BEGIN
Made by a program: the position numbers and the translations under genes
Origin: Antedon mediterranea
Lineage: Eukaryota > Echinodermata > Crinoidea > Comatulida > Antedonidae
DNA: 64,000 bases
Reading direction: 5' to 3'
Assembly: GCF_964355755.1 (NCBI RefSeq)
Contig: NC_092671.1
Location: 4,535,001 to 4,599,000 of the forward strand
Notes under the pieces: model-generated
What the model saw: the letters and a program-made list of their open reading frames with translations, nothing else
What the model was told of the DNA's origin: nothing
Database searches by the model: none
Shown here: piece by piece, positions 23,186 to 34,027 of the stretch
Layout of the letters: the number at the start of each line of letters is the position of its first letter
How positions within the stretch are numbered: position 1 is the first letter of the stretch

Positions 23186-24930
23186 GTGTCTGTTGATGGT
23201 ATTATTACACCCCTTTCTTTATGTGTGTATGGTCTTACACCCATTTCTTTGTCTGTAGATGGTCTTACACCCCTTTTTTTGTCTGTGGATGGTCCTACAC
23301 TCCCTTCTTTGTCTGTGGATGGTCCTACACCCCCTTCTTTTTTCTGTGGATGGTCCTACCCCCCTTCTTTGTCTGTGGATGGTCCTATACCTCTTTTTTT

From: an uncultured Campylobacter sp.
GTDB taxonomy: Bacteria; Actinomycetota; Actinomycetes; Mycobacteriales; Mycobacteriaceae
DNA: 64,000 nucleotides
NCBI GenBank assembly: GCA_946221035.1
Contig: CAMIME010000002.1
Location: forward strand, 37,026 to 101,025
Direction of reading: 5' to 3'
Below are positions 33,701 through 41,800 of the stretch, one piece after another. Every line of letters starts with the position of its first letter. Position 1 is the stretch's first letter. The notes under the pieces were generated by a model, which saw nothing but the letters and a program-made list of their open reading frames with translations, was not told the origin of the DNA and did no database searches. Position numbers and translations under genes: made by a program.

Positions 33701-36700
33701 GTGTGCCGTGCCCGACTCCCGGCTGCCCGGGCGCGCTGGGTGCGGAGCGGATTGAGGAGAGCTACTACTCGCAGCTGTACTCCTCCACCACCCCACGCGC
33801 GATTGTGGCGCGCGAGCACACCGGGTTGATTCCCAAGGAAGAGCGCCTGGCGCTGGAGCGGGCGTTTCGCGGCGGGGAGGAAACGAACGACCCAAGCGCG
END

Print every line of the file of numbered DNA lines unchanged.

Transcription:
Made by a program: the position numbers and the translations under genes
Origin: Antedon mediterranea
Lineage: Eukaryota > Echinodermata > Crinoidea > Comatulida > Antedonidae
DNA: 64,000 bases
Reading direction: 5' to 3'
Assembly: GCF_964355755.1 (NCBI RefSeq)
Contig: NC_092671.1
Location: 4,535,001 to 4,599,000 of the forward strand
Notes under the pieces: model-generated
What the model saw: the letters and a program-made list of their open reading frames with translations, nothing else
What the model was told of the DNA's origin: nothing
Database searches by the model: none
Shown here: piece by piece, positions 23,186 to 34,027 of the stretch
Layout of the letters: the number at the start of each line of letters is the position of its first letter
How positions within the stretch are numbered: position 1 is the first letter of the stretch

Positions 23186-24930
23186 GTGTCTGTTGATGGT
23201 ATTATTACACCCCTTTCTTTATGTGTGTATGGTCTTACACCCATTTCTTTGTCTGTAGATGGTCTTACACCCCTTTTTTTGTCTGTGGATGGTCCTACAC
23301 TCCCTTCTTTGTCTGTGGATGGTCCTACACCCCCTTCTTTTTTCTGTGGATGGTCCTACCCCCCTTCTTTGTCTGTGGATGGTCCTATACCTCTTTTTTT

From: an uncultured Campylobacter sp.
GTDB taxonomy: Bacteria; Actinomycetota; Actinomycetes; Mycobacteriales; Mycobacteriaceae
DNA: 64,000 nucleotides
NCBI GenBank assembly: GCA_946221035.1
Contig: CAMIME010000002.1
Location: forward strand, 37,026 to 101,025
Direction of reading: 5' to 3'
Below are positions 33,701 through 41,800 of the stretch, one piece after another. Every line of letters starts with the position of its first letter. Position 1 is the stretch's first letter. The notes under the pieces were generated by a model, which saw nothing but the letters and a program-made list of their open reading frames with translations, was not told the origin of the DNA and did no database searches. Position numbers and translations under genes: made by a program.

Positions 33701-36700
33701 GTGTGCCGTGCCCGACTCCCGGCTGCCCGGGCGCGCTGGGTGCGGAGCGGATTGAGGAGAGCTACTACTCGCAGCTGTACTCCTCCACCACCCCACGCGC
33801 GATTGTGGCGCGCGAGCACACCGGGTTGATTCCCAAGGAAGAGCGCCTGGCGCTGGAGCGGGCGTTTCGCGGCGGGGAGGAAACGAACGACCCAAGCGCG